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ISSN 1749-8155

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Review Date: 
4 Jun 2021

In recent decades historians, postcolonial theorists and feminist scholars have demonstrated how, in a variety of geographical settings, gendered stereotypes supported the conquest and domination of overseas territories by European colonial regimes.

Review Date: 
29 Jan 2021

Historians of the British Empire have long recognized the hunger strike—famously embraced by suffragettes in Britain, and by nationalists in Ireland and India—as a transnational tactic of democratic, anti-colonial resistance.

Review Date: 
26 Jun 2020

Scholarly historians as a group are often criticized for writing books that speak only to other academics and that are not accessible to a general audience. This criticism is unfair, as many professional historians who have made significant interventions in our understanding of history have also written books that bring history alive for the average reader. W.

Review Date: 
5 Dec 2019

‘The speed king of Asia’ (p. 472) is not an honorific normally associated with the subject of this new biography by Ramachandra Guha, the Indian historian, cricket writer, and journalist. It was found in a letter from a British Quaker admirer of Gandhi who had accompanied the 64-year-old on his vigorous campaigning tour through southern India in support of rights for Harijans 

Review Date: 
17 Oct 2019

In this concise monograph, Rachel Feinstein explores the centrality of sexual violence against enslaved women in the formation of white gendered identities. Using a variety of theoretical lenses, including intersectionality and systemic racism theory, Feinstein places racist sexual violence into its broader context, tracing the legacies of such violence in today’s behaviour and discourse.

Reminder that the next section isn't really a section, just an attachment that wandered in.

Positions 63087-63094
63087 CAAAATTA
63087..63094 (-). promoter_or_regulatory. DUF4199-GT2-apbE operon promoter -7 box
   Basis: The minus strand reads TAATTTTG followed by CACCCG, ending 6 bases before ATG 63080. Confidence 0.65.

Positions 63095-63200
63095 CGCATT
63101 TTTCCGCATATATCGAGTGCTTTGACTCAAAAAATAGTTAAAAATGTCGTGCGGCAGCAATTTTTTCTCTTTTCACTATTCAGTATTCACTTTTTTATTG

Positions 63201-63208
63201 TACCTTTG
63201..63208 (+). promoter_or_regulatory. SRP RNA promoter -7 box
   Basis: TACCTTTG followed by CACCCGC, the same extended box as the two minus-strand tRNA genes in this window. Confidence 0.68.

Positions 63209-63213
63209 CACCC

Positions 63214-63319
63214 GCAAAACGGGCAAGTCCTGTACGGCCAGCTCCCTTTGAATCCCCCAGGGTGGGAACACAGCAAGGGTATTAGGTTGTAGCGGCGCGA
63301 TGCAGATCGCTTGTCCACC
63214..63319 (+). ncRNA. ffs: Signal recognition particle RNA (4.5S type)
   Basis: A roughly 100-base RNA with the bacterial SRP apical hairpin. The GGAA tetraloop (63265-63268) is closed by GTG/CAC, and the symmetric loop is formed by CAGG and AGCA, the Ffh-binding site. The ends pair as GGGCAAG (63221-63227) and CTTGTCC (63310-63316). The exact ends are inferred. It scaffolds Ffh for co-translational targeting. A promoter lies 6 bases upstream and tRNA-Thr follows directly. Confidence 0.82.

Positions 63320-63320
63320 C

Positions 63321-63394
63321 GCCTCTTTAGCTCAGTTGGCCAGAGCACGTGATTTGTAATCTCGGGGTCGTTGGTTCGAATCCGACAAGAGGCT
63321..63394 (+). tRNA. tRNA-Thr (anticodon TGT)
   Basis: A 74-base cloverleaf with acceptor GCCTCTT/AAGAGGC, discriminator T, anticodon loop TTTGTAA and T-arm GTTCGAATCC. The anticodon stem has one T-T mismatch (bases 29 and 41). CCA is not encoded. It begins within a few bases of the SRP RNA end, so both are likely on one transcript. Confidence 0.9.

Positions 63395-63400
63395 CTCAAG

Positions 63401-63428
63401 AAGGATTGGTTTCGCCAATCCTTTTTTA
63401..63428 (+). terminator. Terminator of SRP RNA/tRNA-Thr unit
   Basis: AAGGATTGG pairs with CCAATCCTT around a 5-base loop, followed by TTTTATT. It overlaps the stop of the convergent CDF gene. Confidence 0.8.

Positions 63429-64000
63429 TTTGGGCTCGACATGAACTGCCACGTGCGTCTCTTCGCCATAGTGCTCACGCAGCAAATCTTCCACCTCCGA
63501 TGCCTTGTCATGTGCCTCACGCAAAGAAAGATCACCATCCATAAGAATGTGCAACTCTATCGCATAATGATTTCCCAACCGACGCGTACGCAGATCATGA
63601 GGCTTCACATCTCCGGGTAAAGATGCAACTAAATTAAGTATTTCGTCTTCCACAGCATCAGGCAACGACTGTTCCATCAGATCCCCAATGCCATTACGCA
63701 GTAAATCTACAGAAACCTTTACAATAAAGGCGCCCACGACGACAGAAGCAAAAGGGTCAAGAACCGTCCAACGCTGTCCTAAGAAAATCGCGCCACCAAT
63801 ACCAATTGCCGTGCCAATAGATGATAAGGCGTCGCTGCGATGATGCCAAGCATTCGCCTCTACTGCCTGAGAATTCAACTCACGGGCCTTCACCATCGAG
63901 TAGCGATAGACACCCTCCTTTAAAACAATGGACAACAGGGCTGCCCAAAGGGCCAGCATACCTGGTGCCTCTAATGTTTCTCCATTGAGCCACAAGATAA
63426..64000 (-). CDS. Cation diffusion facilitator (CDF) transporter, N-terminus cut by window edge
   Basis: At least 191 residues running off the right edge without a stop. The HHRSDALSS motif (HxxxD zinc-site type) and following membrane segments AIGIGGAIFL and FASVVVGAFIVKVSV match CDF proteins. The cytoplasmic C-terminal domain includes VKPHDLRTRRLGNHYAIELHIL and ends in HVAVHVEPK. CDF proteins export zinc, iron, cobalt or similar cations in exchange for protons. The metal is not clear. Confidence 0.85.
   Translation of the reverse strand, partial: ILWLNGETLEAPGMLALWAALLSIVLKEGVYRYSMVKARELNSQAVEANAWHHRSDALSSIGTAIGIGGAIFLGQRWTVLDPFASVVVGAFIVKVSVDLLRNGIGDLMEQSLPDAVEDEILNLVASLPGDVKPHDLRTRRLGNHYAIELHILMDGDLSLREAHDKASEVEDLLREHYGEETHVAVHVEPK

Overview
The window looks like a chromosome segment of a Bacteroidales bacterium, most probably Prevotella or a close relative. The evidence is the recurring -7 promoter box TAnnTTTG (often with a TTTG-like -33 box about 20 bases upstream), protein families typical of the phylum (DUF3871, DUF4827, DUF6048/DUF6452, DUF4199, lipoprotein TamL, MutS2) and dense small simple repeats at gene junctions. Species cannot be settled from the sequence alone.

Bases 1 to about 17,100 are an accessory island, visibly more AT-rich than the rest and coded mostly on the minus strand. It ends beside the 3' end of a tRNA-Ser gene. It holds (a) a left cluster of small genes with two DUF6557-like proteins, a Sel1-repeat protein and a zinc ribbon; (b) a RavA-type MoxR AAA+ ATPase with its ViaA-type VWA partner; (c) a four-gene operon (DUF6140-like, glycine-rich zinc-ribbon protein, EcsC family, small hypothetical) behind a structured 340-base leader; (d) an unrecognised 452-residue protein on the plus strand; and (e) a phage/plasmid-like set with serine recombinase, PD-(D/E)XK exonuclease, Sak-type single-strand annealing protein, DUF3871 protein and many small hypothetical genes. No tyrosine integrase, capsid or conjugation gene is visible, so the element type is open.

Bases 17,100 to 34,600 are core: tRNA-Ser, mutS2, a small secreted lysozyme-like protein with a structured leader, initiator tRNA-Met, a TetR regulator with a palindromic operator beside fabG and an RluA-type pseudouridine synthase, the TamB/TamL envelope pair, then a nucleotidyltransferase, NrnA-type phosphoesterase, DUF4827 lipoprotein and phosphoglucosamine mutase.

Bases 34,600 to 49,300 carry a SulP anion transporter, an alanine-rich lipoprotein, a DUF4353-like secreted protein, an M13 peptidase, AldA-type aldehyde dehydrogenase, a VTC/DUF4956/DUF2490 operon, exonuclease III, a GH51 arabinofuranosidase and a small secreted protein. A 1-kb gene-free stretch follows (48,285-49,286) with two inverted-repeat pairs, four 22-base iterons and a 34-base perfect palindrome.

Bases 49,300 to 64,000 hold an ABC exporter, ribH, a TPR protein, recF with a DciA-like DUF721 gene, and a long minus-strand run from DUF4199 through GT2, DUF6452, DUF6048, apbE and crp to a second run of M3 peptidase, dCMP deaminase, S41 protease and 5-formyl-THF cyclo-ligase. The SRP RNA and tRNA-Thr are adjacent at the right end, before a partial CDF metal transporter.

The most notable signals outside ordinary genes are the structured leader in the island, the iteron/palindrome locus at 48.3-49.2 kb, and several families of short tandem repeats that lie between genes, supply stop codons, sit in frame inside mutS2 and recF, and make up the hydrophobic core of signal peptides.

Review Date: 
3 Oct 2019

In 1899 the Straits Chinese physician and community leader Lim Boon Keng made the case that female education was beneficial to the community as a whole: ‘Keep your women in a low, ignorant and servile state, and in time you will become a low, ignorant and servile people – male and female!’ (p.

Review Date: 
22 Aug 2019

‘This book’, writes Jeffrey A. Auerbach in his Introduction to Imperial Boredom, ‘is very much about how people felt’ [his italics]. As such, it takes its place in a growing body of scholarship that explores through individual lives the mind-set that under-pinned the empire project, both individually and on a collective level.

Review Date: 
5 Apr 2018

The greatest indictment of the hard-driving slave system in the 18th-century British Caribbean was that the enslaved population never achieved natural population increase (except briefly in Barbados but only by 1810). Abolitionists seized on the failure of slave populations to thrive as a sign that slavery was immoral.

Review Date: 
17 Aug 2017

In Enslaved Women in America: From Colonial Times to Emancipation, Emily West masterfully presents the narrative of women’s lived experiences in slavery through the prism of gender.

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